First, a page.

Nick Feamster, Neubauer Professor of Computer Science at the University of Chicago and director of research at the Data Science Institute, has been working in network performance measurement for about 15 years. During this time, he has seen that the questions asked have increasingly addressed not just speed, but the general quality of the user experience.
Five years ago, these queries culminated in an article with the Wall Street Journal which examined internet use in coordination with researchers at Princeton University and the University of Chicago, including Feamster and longtime collaborator, Francesco Bronzino.
While complex in terms of research, the question was relatively simple: What is the relationship between internet speed and quality from video streaming platforms.
The findings? Faster internet doesn’t mean better performance.
The team has since continued exploring how to make real improvements in this space and founded NetMicroscope in 2021 to translate their work out of the University. The startup, which recently was awarded $200,000 from the George Shultz Innovation Fund, is disrupting network performance monitoring with state-of-the-art machine learning-driven approaches.
The solution integrates network performance metrics from a variety of data sources and integrates these to provide intelligence to network operators concerning the performance of specific applications in the network.
“Simply put – we are the first machine learning, AI, network quality measurement company,” said Bronzino. “While there are other competitors that can provide some aggregated view of high-level network metrics, we can provide much better insights that closely relate to actual application performance.”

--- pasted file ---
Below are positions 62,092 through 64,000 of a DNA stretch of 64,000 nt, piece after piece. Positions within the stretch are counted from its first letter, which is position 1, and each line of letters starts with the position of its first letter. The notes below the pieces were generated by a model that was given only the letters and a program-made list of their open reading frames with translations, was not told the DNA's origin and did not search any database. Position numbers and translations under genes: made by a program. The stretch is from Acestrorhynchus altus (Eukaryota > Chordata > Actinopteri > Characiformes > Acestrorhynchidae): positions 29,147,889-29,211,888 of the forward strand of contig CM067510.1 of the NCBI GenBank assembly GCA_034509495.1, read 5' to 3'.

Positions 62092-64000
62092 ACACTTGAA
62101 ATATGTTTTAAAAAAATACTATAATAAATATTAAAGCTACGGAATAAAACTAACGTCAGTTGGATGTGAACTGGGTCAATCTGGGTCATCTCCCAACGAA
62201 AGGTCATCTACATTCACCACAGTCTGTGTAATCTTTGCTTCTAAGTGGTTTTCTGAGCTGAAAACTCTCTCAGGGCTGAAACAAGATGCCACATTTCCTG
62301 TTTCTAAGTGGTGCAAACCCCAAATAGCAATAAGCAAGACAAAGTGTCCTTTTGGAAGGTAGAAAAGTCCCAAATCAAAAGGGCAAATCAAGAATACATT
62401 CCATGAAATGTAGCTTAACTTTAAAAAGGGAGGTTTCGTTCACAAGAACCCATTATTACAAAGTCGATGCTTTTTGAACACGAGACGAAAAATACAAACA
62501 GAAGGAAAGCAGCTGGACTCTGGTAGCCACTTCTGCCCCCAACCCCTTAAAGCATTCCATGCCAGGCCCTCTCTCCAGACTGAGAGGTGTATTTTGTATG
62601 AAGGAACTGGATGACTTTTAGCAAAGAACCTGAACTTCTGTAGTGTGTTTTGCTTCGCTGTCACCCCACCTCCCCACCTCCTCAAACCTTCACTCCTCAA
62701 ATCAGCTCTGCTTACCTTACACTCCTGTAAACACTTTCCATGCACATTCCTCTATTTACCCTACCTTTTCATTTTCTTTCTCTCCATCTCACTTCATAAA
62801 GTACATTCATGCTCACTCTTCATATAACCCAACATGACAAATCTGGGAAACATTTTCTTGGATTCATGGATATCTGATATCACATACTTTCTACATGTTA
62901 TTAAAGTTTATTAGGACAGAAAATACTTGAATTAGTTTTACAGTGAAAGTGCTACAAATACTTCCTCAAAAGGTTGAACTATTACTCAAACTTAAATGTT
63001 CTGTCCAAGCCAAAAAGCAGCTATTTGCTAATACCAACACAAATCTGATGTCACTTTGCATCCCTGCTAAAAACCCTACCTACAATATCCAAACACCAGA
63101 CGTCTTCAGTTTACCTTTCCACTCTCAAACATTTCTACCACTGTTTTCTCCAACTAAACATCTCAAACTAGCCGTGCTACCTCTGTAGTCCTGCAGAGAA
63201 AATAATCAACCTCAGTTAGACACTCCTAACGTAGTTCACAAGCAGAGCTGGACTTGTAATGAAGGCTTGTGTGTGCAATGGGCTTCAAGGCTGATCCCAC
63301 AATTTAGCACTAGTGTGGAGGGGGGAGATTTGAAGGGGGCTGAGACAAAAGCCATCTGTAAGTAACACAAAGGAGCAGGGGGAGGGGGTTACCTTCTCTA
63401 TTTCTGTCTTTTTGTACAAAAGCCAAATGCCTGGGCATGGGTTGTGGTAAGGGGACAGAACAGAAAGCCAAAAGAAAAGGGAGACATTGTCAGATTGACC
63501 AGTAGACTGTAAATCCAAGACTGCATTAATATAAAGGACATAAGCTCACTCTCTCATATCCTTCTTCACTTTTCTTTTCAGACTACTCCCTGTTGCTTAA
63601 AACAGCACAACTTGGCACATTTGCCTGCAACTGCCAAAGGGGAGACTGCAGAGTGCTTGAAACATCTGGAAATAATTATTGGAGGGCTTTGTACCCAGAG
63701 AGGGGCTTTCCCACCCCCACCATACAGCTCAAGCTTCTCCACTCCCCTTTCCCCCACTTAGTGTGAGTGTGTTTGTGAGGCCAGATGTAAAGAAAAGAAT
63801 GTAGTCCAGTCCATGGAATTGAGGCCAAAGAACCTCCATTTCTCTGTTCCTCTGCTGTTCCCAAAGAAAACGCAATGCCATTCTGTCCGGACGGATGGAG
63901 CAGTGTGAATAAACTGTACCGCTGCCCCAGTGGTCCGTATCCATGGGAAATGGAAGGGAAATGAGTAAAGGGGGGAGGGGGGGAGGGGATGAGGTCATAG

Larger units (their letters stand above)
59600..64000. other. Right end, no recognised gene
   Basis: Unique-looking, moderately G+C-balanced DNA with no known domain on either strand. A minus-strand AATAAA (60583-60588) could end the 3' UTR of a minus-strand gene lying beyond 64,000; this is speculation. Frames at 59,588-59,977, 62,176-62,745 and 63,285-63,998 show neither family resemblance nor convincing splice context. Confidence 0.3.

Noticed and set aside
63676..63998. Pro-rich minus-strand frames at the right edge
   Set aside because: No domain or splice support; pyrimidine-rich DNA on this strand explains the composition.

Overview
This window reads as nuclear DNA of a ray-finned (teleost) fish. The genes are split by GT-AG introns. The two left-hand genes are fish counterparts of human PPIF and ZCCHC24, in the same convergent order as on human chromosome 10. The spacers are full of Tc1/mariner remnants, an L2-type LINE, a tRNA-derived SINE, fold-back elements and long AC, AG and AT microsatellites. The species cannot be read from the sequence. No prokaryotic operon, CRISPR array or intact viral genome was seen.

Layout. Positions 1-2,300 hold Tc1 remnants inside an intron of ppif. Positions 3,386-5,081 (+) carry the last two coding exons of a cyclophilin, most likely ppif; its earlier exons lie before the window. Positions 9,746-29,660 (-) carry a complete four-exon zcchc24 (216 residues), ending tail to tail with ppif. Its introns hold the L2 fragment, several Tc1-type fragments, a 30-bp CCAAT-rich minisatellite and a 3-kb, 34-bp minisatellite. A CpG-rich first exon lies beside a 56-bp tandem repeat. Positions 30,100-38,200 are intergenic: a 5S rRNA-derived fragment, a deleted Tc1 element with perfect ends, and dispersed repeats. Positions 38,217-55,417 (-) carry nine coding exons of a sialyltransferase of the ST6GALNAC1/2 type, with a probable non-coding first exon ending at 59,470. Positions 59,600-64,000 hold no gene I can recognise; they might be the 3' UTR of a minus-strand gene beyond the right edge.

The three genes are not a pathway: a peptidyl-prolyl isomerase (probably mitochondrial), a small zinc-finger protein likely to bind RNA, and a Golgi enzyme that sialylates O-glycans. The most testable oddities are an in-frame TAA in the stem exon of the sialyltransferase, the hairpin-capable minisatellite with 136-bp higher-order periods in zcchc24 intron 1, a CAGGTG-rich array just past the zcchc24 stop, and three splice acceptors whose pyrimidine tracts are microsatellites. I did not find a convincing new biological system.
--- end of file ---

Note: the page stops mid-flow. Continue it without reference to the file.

Contributing factors to the user’s experience have become more multifaceted as the number and type of applications, such as video streaming platforms, has increased. Notably, this use spiked during the pandemic with the proliferation of virtual conferencing tools.
“As network speeds have increased, the speed of the access link is no longer a limiting factor in application performance. It’s often network latency and packet loss,” explained Feamster. “We went from measuring something in a single dimension like speed, and that being indicative of experience, to something more nuanced and complex.”
The issue is pervasive – and one that everyone faces. “When things don’t work it affects the quality of our work and our play,” noted Feamster, who also is the director of the Network Operations and Internet Security research lab and founder of the Internet Equity Initiative.
For NetMicroscope, the goal now is to continue building relationships with potential customers, and for Feamster, bringing the product to market has been another interesting challenge to solve.
“In research, especially computer systems research, we can convince ourselves we’ve done something useful, but it’s a different validation of the ideas to see that not only is it interesting but that someone is willing to pay for it,” he said.
Feamster has been working with the Polsky Center for Entrepreneurship and Innovation to explore the commercial potential and advance the work, including participating in the I-Corps program and Compass accelerator before the Innovation Fund. “We’ve been able to make use of a lot of resources here at the University,” said Feamster.
This story is republished from the University of Chicago Polsky Center for Entrepreneurship and Innovation office.
// About the George Shultz Innovation Fund
Managed by the Polsky Center, the George Shultz Innovation Fund provides up to $250,000 in co-investment funding for early-stage tech ventures coming out of University of Chicago, Argonne National Laboratory, Fermilab, and the Marine Biological Laboratory. Learn more here.